Deconstructing Degentrification


Via Arts & Letters Daily comes this excellent post about gentrification over at 2Blowhards. A snippet:

The term "gentrification" was coined in 1964 by a left-wing British sociologist named Ruth Glass. She used the word to refer to what was then taking place in a part of London called Islington. Islington originated as an affluent place, but had become a rough, working-class area. In the sixties, it experienced gentrification. (Actually, it had been experiencing something like it for some years, at least since George Orwell wrote about it after moving to the neighborhood in the forties.) It's where Tony and Cherie Blair and their family lived before moving to 10 Downing Street. (Cherie is said by the London papers to be truly upset that when Tony was elected and they sold their Islington house they got £750,000 for it, while now it is worth £1.5 million.)

Lots of references to Brooklyn, Reason, Jane Jacobs ("Truly, she must be the only writer championed by both Reason and Tikkun"), and more. Whole thing here.


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  1. Great article!

    I liked this: “There are too few neighborhoods right now so that the supply doesn?t nearly meet the demand. So they are just gentrifying in the most ridiculous way. They are crowding out everybody except people with exorbitant amounts of money. Which is a symptom that demand for such a neighborhood has far outstripped the supply.”

    First of all, it’s a thumb in the eye for those twits whose urban experience is limited to “Good Times” reruns, and who insist that nobody wants to live in the city.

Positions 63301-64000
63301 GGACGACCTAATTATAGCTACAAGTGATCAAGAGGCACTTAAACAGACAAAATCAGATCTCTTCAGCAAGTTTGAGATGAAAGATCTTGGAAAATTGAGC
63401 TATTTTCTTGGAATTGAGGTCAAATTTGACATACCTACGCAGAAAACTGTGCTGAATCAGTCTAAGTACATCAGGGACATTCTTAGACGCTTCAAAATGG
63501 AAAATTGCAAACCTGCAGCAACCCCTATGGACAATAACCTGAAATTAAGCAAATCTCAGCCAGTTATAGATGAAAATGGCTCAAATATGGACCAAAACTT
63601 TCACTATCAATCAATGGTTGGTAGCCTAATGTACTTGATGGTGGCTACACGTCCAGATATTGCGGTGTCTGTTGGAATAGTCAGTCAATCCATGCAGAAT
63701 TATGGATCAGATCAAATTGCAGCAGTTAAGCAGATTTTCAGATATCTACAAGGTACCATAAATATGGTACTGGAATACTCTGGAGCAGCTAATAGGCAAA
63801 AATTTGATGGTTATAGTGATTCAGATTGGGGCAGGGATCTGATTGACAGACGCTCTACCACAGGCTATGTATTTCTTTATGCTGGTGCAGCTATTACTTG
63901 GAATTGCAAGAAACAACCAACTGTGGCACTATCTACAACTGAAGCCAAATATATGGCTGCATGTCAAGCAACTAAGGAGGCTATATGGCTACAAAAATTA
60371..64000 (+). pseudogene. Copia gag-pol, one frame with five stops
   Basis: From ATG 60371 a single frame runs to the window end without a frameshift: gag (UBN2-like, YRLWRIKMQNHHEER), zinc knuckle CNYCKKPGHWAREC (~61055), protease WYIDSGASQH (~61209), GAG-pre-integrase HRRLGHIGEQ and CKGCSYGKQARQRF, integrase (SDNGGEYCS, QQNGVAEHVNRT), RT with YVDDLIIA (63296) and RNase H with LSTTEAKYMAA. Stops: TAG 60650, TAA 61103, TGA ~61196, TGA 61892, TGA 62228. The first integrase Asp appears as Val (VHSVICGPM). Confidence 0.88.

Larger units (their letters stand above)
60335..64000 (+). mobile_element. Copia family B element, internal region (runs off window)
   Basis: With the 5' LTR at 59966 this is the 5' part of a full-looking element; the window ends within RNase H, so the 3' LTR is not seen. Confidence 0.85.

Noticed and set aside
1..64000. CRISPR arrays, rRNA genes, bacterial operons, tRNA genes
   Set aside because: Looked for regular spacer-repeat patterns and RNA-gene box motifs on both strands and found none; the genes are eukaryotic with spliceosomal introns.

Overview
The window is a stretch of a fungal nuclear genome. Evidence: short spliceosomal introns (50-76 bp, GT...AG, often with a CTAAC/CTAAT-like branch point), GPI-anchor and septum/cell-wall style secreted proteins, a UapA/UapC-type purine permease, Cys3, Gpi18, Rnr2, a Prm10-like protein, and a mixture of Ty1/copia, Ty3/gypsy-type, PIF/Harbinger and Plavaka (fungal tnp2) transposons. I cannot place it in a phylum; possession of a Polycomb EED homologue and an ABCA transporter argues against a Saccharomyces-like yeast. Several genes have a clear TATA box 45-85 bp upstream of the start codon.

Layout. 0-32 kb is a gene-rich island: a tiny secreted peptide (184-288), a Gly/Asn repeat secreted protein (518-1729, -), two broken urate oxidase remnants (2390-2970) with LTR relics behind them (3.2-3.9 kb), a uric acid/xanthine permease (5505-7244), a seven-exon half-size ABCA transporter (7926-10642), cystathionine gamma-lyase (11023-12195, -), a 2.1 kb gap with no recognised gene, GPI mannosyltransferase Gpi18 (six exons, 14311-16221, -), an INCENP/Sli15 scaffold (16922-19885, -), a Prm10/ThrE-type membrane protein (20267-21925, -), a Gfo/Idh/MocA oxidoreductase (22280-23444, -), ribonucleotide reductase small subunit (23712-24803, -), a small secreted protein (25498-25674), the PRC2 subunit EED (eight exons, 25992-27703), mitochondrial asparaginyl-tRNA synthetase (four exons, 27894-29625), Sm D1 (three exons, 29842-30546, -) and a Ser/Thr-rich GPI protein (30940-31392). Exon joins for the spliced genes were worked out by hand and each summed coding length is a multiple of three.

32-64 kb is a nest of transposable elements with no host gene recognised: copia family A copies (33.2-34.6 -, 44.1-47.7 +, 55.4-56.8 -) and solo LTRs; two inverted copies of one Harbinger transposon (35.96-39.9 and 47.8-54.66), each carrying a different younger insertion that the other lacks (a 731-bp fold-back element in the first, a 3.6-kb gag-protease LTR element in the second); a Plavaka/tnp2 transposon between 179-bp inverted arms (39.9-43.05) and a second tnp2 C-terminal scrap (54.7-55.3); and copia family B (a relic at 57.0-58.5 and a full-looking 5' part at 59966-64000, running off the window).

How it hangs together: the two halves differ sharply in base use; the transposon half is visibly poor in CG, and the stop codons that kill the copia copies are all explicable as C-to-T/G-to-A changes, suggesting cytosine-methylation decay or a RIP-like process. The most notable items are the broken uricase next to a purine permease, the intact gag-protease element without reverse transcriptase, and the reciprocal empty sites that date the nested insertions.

But more important, it gets at the real issue. Nobody thinks it is bad for a neighborhood’s reputation to improve, for its busiensses to get a cohort of customers with more money to spend, or for dilapidated buildings to be rehabbed. Gentrification is a problem when it reduces the supply of affordable housing available to poor and working class and middle class people below demand. But this only occurs because other avenues of supply – the construction of naturally-affordable housing like rental housing, small lot single family homes, or two-to-four family homes that are ideal for owner occupancy – are foreclosed by suburban snob zoning. In addition, the demands of people who have choices and want to live in traditional/urban neighborhoods – the gentrifiers – can only be met in the old cities, because once again, suburban snob zoning and auto-based zoning precludes the construction of neighborhoods that appeal to them.

    The other problem associated with gentrification – the destruction of neighbohood character by the wholesale replacement of one longstanding cohort with a different, new cohort – is also the result of the lack of urban/traditional construction options in the suburbs. If there were 18 neighborhoods in a metro area that provided the urban amenities that attract gentrifiers, rather than 3 or 4, it is much less likely that any one neighborhood would see all of its buildings rehabbed at the same time, and all of its existing residents dispaced by rent increases and condo-ization.

  2. I think one of the critical forces in gentrification in New York that’s somewhat glossed over in the article is influence of the arts.